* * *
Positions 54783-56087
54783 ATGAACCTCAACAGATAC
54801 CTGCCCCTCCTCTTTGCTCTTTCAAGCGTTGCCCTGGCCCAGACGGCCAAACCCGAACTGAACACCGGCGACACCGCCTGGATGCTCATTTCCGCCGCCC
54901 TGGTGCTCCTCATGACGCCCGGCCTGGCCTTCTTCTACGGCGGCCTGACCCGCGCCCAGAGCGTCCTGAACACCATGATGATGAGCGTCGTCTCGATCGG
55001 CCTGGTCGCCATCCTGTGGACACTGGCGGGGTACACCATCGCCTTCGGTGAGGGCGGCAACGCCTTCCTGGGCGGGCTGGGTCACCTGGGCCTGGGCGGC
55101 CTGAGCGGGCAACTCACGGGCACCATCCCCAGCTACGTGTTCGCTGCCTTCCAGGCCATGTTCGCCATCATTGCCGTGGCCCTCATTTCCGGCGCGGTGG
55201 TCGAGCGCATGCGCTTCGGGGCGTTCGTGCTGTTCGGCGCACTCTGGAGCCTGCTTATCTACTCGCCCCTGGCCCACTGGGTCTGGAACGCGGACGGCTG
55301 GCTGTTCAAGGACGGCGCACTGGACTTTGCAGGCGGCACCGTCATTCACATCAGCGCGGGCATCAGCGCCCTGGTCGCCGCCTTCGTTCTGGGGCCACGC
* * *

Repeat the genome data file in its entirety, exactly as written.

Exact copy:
Positions 54783-56087
54783 ATGAACCTCAACAGATAC
54801 CTGCCCCTCCTCTTTGCTCTTTCAAGCGTTGCCCTGGCCCAGACGGCCAAACCCGAACTGAACACCGGCGACACCGCCTGGATGCTCATTTCCGCCGCCC
54901 TGGTGCTCCTCATGACGCCCGGCCTGGCCTTCTTCTACGGCGGCCTGACCCGCGCCCAGAGCGTCCTGAACACCATGATGATGAGCGTCGTCTCGATCGG
55001 CCTGGTCGCCATCCTGTGGACACTGGCGGGGTACACCATCGCCTTCGGTGAGGGCGGCAACGCCTTCCTGGGCGGGCTGGGTCACCTGGGCCTGGGCGGC
55101 CTGAGCGGGCAACTCACGGGCACCATCCCCAGCTACGTGTTCGCTGCCTTCCAGGCCATGTTCGCCATCATTGCCGTGGCCCTCATTTCCGGCGCGGTGG
55201 TCGAGCGCATGCGCTTCGGGGCGTTCGTGCTGTTCGGCGCACTCTGGAGCCTGCTTATCTACTCGCCCCTGGCCCACTGGGTCTGGAACGCGGACGGCTG
55301 GCTGTTCAAGGACGGCGCACTGGACTTTGCAGGCGGCACCGTCATTCACATCAGCGCGGGCATCAGCGCCCTGGTCGCCGCCTTCGTTCTGGGGCCACGC